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The blossoming for the Canadian-exclusive Acura CSX may finally come in 2012, with the expected introduction of a new model based on an all-new 2012 Honda Civic. The signs seem to point in that direction.

There is the dark cloud of uncertain gas prices, forcing people in the "borderline" luxury segments south of the border to perhaps consider more fuel efficient (and likely smaller) offerings. The last time that happened, we got a Chevrolet Cavalier-based Cadillac Cimarron. This time around, we get a Chev Cruze based Buick Verano.

That's the other sign: Because since its debut in 2005, the CSX sedan has never really had a direct competitor -- BMW's 1 Series is a coupe or convertible; the Audi A3 and Mercedes- Benz B200 are hatchbacks; and the Volvo C30 is a coupe/ hatchback.

Here in its final iteration before the anticipated changeover, the 2011 CSX is loosely based on the Si version of the Civic.

It has the same 2.0-litre VTEC 4-cylinder engine, but doesn't make the Si's 197 horsepower at the lofty 7,800 rpm (the CSX does 155 at just 6,000). Rather, it's a less high-revving variant making the same amount of torque (139 lb.-ft.) but lower in the rev range (4,500 rpm, rather than 6,100) in order to maintain the luxury segment's power traits without the sports compact high-pitched engine note.

Because of the CSX's light weight, there's plenty of spark to launch the car smartly and to help it get around slower traffic quickly and efficiently, with the appropriate changes in gears.

Power delivery to the front wheels is handled by a standard 6-speed manual or optional automatic transmission. The Si uses only the manual. The test car's 5-speed automatic handles shifts effectively and seamlessly, and is particularly welcome on workday commutes. Once the traffic lightens up and the road kinks up, paddle shifters allow the driver to work it like a manual. It's a pretty exciting combination, though the car itself doesn't have the sporting character that would make drivers long for manual control.

It also doesn't have the sportcompact ride and handling. The ride is mostly smooth and quiet (considering the car's size and roots), the handling is tight and the suspension is sort of Goldilock-ish (not too hard; not too soft). Steering could be tighter for better feel in quick lane changes, but it's fine for most everyday applications.

And that brings up a conundrum -- the size and roots of the CSX leave you expecting a sportcompact driving experience, but the car really embraces the hallmarks of luxury -- aforementioned ride and manners, comfortable and supportive leather seats, a technologically comprehensive driver's office, and relatively roomy accommodations front and rear (again, in relation to the car's compact dimensions).

The rear seat has room for 3, and if they're all small enough there's plenty of knee and foot comfort thanks to a flat floor. 2 adults, however, will find superb room and comfort back there, with an armrest. The seatback folds forward in a 60/40 split, releasing from the relatively large, flat-floored trunk.

Instrumentation is a slightly different take on the Civic 2-tiered display and there's a centre stack that features a large display screen for the navigation and sound systems, surrounded by small buttons for functions that are much better handled by the redundant buttons on the meaty steering wheel. It's all finished in bright metal trim work to further the hi-tech ambience.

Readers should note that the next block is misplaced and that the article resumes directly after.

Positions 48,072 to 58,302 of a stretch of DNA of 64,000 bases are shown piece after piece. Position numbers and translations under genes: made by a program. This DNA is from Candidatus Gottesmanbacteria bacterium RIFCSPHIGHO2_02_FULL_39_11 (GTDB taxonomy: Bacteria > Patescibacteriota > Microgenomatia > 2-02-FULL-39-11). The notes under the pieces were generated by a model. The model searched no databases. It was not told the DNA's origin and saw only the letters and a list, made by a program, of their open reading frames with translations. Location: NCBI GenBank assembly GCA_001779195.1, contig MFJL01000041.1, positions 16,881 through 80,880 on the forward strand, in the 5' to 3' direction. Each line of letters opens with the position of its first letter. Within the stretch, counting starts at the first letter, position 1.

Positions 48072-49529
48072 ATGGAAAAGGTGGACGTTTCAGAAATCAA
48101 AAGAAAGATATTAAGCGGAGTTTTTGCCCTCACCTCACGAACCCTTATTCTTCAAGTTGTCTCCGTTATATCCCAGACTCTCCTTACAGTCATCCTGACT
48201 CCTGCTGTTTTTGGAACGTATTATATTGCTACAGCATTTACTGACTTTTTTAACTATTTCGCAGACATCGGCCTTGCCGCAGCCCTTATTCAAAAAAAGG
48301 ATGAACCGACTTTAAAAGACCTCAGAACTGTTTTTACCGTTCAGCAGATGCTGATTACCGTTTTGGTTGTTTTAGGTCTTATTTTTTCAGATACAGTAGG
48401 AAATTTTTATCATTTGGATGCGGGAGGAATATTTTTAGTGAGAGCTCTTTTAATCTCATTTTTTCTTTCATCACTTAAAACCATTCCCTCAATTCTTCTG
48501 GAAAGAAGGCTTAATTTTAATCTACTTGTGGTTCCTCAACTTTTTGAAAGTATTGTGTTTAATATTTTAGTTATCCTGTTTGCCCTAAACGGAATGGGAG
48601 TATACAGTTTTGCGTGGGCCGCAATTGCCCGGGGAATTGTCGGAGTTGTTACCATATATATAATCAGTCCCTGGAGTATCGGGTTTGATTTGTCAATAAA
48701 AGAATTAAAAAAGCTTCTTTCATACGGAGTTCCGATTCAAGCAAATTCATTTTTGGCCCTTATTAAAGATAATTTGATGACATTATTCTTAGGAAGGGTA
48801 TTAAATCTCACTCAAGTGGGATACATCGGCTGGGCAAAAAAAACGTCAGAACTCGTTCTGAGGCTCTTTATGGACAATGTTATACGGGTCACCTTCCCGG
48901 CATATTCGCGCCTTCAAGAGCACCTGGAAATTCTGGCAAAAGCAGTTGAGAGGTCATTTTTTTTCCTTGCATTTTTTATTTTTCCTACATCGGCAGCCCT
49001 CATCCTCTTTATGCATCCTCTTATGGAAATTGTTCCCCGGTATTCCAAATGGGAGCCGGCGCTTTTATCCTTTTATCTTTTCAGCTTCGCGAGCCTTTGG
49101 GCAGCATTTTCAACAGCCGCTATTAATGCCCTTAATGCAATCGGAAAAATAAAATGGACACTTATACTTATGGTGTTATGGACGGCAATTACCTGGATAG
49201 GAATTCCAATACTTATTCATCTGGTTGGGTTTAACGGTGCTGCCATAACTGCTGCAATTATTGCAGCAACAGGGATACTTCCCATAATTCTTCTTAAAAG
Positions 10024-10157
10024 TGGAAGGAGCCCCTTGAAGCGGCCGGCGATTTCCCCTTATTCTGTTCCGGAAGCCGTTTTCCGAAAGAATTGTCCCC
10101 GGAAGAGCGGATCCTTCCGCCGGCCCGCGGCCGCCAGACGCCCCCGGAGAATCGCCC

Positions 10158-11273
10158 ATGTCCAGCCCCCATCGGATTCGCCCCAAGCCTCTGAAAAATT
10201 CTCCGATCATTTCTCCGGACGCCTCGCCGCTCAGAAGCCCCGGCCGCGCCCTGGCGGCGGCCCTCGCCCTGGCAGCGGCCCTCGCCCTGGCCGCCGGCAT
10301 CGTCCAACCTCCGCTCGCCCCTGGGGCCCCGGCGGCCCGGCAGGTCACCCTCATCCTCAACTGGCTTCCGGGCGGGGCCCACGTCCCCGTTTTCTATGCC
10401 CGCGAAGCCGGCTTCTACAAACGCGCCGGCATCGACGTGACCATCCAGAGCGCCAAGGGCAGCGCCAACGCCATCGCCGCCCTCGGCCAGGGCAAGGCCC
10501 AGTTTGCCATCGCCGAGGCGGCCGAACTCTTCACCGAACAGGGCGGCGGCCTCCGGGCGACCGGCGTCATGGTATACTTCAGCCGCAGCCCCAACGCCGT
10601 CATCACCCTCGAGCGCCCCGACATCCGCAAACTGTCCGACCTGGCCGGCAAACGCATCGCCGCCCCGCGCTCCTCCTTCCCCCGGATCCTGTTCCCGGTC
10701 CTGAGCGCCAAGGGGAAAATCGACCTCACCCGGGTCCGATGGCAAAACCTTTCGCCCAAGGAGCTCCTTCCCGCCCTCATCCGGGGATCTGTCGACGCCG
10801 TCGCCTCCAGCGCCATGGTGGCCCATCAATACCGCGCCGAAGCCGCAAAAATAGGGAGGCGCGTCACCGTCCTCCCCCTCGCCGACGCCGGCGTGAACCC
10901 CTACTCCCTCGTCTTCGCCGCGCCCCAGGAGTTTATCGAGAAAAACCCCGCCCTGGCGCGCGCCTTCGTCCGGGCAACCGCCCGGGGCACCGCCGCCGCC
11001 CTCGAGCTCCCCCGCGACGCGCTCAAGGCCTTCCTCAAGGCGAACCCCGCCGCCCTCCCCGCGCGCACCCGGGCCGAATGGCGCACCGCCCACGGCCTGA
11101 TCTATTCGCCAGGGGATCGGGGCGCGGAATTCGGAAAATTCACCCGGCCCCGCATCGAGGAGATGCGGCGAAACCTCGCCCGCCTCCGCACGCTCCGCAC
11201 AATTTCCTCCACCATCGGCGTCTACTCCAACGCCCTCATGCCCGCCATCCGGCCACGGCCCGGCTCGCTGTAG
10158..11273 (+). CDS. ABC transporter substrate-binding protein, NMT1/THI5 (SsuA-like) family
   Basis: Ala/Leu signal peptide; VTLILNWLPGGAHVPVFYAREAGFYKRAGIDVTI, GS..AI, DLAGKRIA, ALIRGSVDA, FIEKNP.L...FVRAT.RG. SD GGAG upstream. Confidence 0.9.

It would be understandable if Honda charged a premium for this upscale take on the Civic, but CSX pricing is in keeping with that of the Civic Si sedan. It starts at $24,290 and rises to $27,090 for a fully equipped model (such as our test vehicle).

That's a great target for competitors such as the Buick Verano, especially in this economy of stable incomes and rapidly rising gasoline prices.


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Fact file:

2011 Acura CSX

Price as tested: $27,090

Options on test vehicle:

Technology pkg ($1,500) inc. navigation system with voice recognition, Bluetooth, satellite radio, HID headlights; automatic transmission ($1,300).

Freight & PDI: $1,395

Configuration: Front engine/ front-wheel drive

Engine/transmission: 2.0L 4-cyl./ 5-spd auto. with sequential shift

Power/torque: 155 hp/139 lb.-ft.

Fuel (capacity): Regular (50L)

Fuel economy ratings: 9.5

L/100km city; 6.5 L/100km hwy

Observed fuel economy: 7.8

L/100km over 564 km.

Warranties: 4 years/ 80,000 km (basic); 5 years/ 100,000 km (powertrain)

Competitors: Audi A3; BMW 1 Series; Buick Verano; Volvo C30.

Strengths: Economy; upscale intentions; drivability

Weaknesses: Staid steering; not exclusive enough for luxury buyers

Report card (out of 5)

Fuel economy: 3.5 -- Pretty good, but I honestly expected better from a VTEC

Value for $: 3.5 -- Pretty good for the luxury segment but average for its size

Styling: 3 -- Looks like a Civic.

Comfort: 3.5 -- Relatively roomy and comfortable.

Performance: 3.5 -- As expected from its size and segment

Overall: 3.5 -- A segment leader, but little more than average on its own merits​
 

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Meh, it is just the civic with leather. My mother-in-law has this civic and I hate driving it. In fact so does she. She has had the car since August and has 2000 miles on it, while she continues to drive her 2002 civic with over 240k miles.
 
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